This chapter will discuss quasi-experimental designs, pre-experimental designs, true experimental designs, and single case designs. It will discuss causal-comparatives and correlational research as well as qualitative research. The chapter will also discuss objectives and methodology.
Chapter 5: Putting It All Together
Chapter 5 wraps up the course by presenting information on replication and research synthesis. The chapter will end with a general review and prepare the user for information to be presented in the second course of this series.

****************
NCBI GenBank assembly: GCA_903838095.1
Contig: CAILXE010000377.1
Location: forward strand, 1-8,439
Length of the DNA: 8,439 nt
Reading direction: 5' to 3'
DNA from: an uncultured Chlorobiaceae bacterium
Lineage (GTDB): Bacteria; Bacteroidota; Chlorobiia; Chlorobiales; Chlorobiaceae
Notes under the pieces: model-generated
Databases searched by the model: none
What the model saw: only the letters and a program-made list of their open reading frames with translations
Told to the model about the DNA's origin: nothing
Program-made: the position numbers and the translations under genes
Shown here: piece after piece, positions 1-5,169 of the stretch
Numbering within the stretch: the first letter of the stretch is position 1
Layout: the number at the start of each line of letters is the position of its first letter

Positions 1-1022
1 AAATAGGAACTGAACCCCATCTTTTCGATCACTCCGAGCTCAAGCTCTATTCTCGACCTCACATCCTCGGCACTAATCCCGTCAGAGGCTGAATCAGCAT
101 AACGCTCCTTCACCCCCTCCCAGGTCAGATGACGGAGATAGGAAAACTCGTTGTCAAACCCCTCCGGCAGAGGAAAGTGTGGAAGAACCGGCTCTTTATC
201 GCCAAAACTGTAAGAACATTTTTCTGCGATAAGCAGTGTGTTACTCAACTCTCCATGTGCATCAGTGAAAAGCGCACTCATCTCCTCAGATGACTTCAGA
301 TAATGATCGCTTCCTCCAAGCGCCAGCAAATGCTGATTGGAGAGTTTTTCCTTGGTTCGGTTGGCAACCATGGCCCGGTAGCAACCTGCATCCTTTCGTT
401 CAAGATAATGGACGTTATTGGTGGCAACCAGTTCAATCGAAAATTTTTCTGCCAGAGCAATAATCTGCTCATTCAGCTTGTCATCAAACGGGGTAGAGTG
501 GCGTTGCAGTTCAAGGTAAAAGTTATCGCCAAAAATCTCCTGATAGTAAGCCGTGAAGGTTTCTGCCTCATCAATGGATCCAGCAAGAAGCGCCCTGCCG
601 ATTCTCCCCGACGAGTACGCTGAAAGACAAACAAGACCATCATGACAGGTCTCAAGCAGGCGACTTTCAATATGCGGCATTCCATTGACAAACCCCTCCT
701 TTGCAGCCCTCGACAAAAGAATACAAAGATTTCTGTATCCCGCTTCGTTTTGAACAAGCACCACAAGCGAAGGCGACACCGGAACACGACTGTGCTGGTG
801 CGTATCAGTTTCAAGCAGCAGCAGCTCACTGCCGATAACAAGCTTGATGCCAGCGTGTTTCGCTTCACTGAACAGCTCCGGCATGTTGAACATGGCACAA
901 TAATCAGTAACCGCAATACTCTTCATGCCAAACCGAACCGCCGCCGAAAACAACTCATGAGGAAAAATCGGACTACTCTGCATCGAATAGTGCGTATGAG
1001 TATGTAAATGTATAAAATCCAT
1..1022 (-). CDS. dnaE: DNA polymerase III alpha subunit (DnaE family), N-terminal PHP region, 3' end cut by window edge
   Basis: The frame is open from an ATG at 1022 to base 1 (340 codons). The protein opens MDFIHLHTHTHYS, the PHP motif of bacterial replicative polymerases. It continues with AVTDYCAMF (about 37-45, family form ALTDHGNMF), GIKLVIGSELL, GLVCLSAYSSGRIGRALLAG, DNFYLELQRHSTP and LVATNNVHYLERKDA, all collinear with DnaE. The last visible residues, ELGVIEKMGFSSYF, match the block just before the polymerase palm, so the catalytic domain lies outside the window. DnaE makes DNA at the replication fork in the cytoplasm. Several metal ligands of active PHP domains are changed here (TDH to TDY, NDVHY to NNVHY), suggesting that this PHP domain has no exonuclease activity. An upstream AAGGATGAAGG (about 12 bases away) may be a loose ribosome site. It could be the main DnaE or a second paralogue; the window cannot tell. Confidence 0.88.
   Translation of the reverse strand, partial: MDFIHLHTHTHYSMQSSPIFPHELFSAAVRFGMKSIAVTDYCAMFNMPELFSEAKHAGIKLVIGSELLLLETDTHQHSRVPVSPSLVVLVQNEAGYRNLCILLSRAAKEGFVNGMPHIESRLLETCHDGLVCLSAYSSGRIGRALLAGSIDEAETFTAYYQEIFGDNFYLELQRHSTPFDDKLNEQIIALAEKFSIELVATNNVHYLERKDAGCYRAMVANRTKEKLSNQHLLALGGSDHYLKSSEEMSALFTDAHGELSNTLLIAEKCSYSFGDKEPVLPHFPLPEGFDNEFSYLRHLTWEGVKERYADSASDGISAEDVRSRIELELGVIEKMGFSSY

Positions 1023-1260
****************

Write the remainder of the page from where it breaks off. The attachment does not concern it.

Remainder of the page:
At the end of each chapter, you will be expected to complete an examination designed to assess your knowledge. You may take these exams a total of three times. Your last score will save, not the highest score. After your third attempt, each examination will lock and not allow further access. Your final grade for the course will be determined by calculating an average score of all exams. This score will be printed on your final certificate. As this is a self-paced computerized instruction program, you may review course information as often as necessary. You will not be able to exit any examinations until you have answered all questions. If you try to exit the exam before you complete all questions, your information will be lost. You are expected to complete the entire exam in one sitting.